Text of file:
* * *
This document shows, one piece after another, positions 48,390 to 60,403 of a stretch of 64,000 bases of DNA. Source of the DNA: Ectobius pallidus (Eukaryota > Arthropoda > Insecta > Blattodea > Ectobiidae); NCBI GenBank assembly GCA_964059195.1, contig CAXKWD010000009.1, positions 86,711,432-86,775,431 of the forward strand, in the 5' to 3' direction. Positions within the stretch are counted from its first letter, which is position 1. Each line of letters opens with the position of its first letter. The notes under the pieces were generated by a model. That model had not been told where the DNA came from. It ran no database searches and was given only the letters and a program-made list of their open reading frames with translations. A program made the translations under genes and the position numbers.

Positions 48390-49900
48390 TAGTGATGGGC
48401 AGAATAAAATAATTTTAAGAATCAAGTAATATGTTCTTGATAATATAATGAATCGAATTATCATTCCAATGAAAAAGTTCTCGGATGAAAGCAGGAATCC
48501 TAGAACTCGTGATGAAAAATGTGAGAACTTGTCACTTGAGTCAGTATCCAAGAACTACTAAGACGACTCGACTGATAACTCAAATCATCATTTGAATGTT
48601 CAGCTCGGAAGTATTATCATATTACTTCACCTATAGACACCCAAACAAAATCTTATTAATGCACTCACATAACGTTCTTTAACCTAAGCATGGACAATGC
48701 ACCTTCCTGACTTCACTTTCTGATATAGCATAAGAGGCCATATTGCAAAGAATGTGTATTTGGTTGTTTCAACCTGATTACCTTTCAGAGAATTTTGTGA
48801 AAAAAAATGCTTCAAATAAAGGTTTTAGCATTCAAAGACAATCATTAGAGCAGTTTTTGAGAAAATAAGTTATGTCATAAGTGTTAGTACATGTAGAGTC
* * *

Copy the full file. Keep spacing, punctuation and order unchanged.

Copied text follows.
This document shows, one piece after another, positions 48,390 to 60,403 of a stretch of 64,000 bases of DNA. Source of the DNA: Ectobius pallidus (Eukaryota > Arthropoda > Insecta > Blattodea > Ectobiidae); NCBI GenBank assembly GCA_964059195.1, contig CAXKWD010000009.1, positions 86,711,432-86,775,431 of the forward strand, in the 5' to 3' direction. Positions within the stretch are counted from its first letter, which is position 1. Each line of letters opens with the position of its first letter. The notes under the pieces were generated by a model. That model had not been told where the DNA came from. It ran no database searches and was given only the letters and a program-made list of their open reading frames with translations. A program made the translations under genes and the position numbers.

Positions 48390-49900
48390 TAGTGATGGGC
48401 AGAATAAAATAATTTTAAGAATCAAGTAATATGTTCTTGATAATATAATGAATCGAATTATCATTCCAATGAAAAAGTTCTCGGATGAAAGCAGGAATCC
48501 TAGAACTCGTGATGAAAAATGTGAGAACTTGTCACTTGAGTCAGTATCCAAGAACTACTAAGACGACTCGACTGATAACTCAAATCATCATTTGAATGTT
48601 CAGCTCGGAAGTATTATCATATTACTTCACCTATAGACACCCAAACAAAATCTTATTAATGCACTCACATAACGTTCTTTAACCTAAGCATGGACAATGC
48701 ACCTTCCTGACTTCACTTTCTGATATAGCATAAGAGGCCATATTGCAAAGAATGTGTATTTGGTTGTTTCAACCTGATTACCTTTCAGAGAATTTTGTGA
48801 AAAAAAATGCTTCAAATAAAGGTTTTAGCATTCAAAGACAATCATTAGAGCAGTTTTTGAGAAAATAAGTTATGTCATAAGTGTTAGTACATGTAGAGTC